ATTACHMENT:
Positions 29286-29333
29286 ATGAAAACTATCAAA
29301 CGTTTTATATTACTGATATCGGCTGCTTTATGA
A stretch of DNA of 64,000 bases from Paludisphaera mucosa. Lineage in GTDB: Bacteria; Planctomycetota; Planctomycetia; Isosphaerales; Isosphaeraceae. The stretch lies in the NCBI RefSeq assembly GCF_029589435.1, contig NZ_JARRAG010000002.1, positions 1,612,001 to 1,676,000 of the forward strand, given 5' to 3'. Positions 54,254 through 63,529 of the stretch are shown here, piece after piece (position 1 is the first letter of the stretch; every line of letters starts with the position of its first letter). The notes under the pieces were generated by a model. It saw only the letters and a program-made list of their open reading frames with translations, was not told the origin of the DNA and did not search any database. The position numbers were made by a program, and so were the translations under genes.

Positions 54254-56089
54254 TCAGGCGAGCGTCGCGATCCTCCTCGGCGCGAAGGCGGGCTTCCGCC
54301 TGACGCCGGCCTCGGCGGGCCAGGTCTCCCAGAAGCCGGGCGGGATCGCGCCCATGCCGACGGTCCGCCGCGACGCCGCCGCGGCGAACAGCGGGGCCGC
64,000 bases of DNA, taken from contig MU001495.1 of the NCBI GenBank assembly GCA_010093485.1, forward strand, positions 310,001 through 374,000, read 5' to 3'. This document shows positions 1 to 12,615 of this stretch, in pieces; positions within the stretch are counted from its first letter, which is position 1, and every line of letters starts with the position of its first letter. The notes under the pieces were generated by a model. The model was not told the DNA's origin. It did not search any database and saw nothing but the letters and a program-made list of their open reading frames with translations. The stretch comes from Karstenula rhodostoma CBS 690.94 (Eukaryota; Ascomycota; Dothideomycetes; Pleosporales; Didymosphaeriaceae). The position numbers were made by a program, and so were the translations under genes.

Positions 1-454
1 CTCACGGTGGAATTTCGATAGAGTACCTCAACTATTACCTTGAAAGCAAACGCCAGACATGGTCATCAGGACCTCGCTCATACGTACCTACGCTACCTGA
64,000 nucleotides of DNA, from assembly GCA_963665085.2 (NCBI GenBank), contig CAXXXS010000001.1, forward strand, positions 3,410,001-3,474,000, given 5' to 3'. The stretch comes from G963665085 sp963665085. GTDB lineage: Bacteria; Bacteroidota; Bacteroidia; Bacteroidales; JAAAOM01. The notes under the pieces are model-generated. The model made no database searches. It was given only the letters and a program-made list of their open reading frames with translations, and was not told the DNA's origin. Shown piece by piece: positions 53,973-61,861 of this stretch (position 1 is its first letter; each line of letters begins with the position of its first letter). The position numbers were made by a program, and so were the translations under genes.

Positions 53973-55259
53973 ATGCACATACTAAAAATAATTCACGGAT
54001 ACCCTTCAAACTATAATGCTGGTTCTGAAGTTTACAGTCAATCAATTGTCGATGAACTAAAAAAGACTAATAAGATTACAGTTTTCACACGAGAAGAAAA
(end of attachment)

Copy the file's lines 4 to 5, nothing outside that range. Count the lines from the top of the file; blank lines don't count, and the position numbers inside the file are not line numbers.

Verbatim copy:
A stretch of DNA of 64,000 bases from Paludisphaera mucosa. Lineage in GTDB: Bacteria; Planctomycetota; Planctomycetia; Isosphaerales; Isosphaeraceae. The stretch lies in the NCBI RefSeq assembly GCF_029589435.1, contig NZ_JARRAG010000002.1, positions 1,612,001 to 1,676,000 of the forward strand, given 5' to 3'. Positions 54,254 through 63,529 of the stretch are shown here, piece after piece (position 1 is the first letter of the stretch; every line of letters starts with the position of its first letter). The notes under the pieces were generated by a model. It saw only the letters and a program-made list of their open reading frames with translations, was not told the origin of the DNA and did not search any database. The position numbers were made by a program, and so were the translations under genes.

Positions 54254-56089